Thida Buth Mam, author and survivor of the Khmer Rouge genocide - Thida Buth Mam (pronounced Teeda) is a survivor of the Khmer Rouge Genocide and is now a Cambodian American, a software engineer at Hewlett Packard Inc. in Silicon Valley, California. Thida has 2 children, Laura Mam and Andrew Mam. Her powerful story under the Khmer Rouge regime has been told in various books including: “To Destroy You Is No Loss” (autobiography), “Children of Killing Fields” with Dith Pran, “Bamboo and Butterflies: From Refugee to Citizen” and “Vanished.” Thida has also been featured in 3 films on the subject of Cambodia: “Out of The Poison Tree,” “Rain Falls From Earth” and “Don’t Think I’ve Forgotten – Cambodia’s Lost Rock and Roll.” Finally in 2003, Thida appeared on Oprah and was asked to share her inspiring perseverance in the face of death and her experiences as a refugee in America.


At the end of Silenced:

by Charya Burt ~ March 9th, 2014

It has been an intensive residency for the past five months at CounterPULSE, beginning from November of last year up until now. From the first stages of research to the exploration of movement and recently the presentation of three works-in-progress performances, now Silenced has reached its final stage. These five months of discovery and inspiration will stay with me for the rest of my life. The challenges of this piece involves so many elements interwoven together to tell this compelling story of Ros Reseysothea: dancing, singing, acting, and multi-media.

This is this story of a singer whose perseverance and commitment to her career against all odds has inspired me since my youth.  This poor girl who grew up raising and selling boiled snails became the most influential singer in the country. Later the Khmer Rouge silenced her, but her legacy continues to live on. Her voice still resonates in the hearts of Cambodians around the world.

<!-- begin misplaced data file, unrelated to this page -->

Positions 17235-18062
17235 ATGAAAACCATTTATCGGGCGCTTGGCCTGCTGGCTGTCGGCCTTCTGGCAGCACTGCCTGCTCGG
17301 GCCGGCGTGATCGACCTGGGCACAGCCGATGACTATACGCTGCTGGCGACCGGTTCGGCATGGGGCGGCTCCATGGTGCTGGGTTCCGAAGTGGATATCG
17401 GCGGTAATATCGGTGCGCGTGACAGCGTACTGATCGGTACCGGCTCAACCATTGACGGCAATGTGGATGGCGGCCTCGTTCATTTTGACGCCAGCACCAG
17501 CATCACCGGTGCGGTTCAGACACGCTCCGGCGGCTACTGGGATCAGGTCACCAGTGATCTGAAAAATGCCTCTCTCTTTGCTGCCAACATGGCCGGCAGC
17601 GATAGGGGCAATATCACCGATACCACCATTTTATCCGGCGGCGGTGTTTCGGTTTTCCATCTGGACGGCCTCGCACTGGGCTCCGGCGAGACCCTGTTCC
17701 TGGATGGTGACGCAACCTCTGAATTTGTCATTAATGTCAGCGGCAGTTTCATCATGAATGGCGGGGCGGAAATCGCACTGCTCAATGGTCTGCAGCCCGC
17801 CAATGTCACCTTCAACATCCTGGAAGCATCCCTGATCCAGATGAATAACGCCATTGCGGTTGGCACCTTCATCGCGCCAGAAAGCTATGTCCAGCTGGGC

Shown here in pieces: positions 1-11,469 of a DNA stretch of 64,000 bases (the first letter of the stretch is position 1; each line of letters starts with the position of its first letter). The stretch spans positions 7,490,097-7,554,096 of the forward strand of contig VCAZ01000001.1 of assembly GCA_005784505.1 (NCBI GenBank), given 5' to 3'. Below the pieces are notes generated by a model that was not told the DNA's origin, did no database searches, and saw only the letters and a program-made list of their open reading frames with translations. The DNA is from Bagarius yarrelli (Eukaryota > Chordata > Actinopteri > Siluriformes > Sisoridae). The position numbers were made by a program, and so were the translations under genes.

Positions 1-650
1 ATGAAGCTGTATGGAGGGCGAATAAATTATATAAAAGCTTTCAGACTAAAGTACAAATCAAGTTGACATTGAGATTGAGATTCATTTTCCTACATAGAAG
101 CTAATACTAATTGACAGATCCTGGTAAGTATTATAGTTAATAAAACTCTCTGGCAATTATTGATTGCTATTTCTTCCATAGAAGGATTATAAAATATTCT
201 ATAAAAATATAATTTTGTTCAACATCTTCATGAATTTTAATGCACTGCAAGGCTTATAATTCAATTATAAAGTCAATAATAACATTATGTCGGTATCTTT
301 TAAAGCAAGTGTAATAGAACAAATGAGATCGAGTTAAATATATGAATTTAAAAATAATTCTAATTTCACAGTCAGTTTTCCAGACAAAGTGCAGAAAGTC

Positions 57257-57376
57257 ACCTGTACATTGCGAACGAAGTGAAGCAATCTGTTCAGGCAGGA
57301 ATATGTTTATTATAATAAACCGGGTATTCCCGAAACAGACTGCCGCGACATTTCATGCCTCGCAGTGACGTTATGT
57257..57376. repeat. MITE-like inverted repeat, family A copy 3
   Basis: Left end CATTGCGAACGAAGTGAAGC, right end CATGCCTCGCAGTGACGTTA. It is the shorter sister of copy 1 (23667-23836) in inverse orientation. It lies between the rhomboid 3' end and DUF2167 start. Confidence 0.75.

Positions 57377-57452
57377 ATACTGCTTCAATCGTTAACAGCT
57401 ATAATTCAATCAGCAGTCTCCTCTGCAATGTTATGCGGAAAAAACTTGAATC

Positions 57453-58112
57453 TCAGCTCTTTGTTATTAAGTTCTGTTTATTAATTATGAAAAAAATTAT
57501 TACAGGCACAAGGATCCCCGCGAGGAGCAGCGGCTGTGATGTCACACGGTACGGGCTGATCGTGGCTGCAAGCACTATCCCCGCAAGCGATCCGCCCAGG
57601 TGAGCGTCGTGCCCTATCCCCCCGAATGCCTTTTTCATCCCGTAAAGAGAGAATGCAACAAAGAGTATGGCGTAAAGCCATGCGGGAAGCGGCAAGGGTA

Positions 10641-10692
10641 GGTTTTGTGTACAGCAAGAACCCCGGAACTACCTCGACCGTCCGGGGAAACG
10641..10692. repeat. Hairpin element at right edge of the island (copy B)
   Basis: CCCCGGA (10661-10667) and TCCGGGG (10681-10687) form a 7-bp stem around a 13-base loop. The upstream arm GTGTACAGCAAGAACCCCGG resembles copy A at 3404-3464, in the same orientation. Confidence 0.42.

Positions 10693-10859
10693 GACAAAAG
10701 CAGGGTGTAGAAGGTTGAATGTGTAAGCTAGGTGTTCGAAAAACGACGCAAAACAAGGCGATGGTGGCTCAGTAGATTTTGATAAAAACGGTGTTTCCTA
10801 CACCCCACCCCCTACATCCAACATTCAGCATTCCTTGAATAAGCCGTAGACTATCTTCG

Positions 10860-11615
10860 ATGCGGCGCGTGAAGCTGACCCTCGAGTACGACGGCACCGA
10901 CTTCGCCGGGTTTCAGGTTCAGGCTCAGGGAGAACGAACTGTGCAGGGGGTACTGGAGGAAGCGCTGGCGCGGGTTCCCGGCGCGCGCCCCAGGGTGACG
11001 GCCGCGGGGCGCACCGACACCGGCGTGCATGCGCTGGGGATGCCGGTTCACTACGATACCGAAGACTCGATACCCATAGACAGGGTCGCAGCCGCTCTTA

It is also a story about the genocide that remains implanted in the minds of millions of Cambodians.  It is a reminder about the impact war has on people’s lives. Lives are lost senselessly, but what is often forgotten is the terrible blow to culture when the standard bearers of the arts vanish. Like Ros Roseysothea, over 2 million Cambodians lost their lives during The Killing Fields. For us as survivors it is important to learn and understand from our painful past so that we insure it won’t ever happen again. Like Ros Sereysothea’s voice, the Khmer people have come a long way in finding their way back from the ashes of war. As an artist I hope to continue to create art that helps the healing continue so that survivors and observers alike can move beyond The Killing Fields and focus on the beauty of the arts of Cambodia.

I would like to once again thank you the Center for Cultural Innovation for making this piece possible. I also would like to thank CounterPULSE for allowing me the freedom to create this exciting piece. Thank you to my long time collaborator, composer, Alexis Arlich, video designer, Olivia Ting, guitarist, Nohuel Bronzini, and my two dancers, Sandra Roero, and Ravy May for contributing so much to this piece. Thank you to my sister, Sotheary Au my dresser, and my mother for helping to make the beautiful costumes. Finally, I must thank my dearest husband, Rob Burt, my artistic advisor, who has supported me every step of the way.

Here is another preview of Silenced I put together to serve as another way to gain a bit of insight into what next weekend will bring. This video consists of images from different sources including film footage by Benjamin Michael, online photos/footage, rehearsal photos, and footage from the final work-in-progress video by Rob Burt. I am looking forward to opening night on Friday March 14th and then March 15th and then again March 20-23 at CounterPULSE. I hope you can come to see this piece.